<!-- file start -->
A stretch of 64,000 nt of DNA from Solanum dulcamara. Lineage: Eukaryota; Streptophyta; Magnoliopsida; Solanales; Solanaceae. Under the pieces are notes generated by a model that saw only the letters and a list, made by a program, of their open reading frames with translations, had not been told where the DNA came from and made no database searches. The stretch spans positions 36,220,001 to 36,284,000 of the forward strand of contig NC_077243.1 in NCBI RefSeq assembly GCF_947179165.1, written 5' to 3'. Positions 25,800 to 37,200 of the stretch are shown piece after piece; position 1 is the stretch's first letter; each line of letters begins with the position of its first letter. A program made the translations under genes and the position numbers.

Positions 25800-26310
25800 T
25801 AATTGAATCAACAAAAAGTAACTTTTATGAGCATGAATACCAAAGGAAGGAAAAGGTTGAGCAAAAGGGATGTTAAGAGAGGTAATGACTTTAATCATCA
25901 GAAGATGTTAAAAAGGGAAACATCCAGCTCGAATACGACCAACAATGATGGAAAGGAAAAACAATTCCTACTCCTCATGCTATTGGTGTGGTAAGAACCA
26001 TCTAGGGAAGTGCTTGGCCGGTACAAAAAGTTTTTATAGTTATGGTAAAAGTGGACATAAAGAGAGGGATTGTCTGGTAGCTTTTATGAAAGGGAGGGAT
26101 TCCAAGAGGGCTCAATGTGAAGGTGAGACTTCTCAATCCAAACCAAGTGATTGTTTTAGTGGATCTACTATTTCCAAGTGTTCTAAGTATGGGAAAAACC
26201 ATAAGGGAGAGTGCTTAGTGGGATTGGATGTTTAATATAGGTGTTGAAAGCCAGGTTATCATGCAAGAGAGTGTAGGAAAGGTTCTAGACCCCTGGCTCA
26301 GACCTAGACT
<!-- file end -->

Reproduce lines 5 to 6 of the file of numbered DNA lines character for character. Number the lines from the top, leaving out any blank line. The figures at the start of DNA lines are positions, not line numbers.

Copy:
25901 GAAGATGTTAAAAAGGGAAACATCCAGCTCGAATACGACCAACAATGATGGAAAGGAAAAACAATTCCTACTCCTCATGCTATTGGTGTGGTAAGAACCA
26001 TCTAGGGAAGTGCTTGGCCGGTACAAAAAGTTTTTATAGTTATGGTAAAAGTGGACATAAAGAGAGGGATTGTCTGGTAGCTTTTATGAAAGGGAGGGAT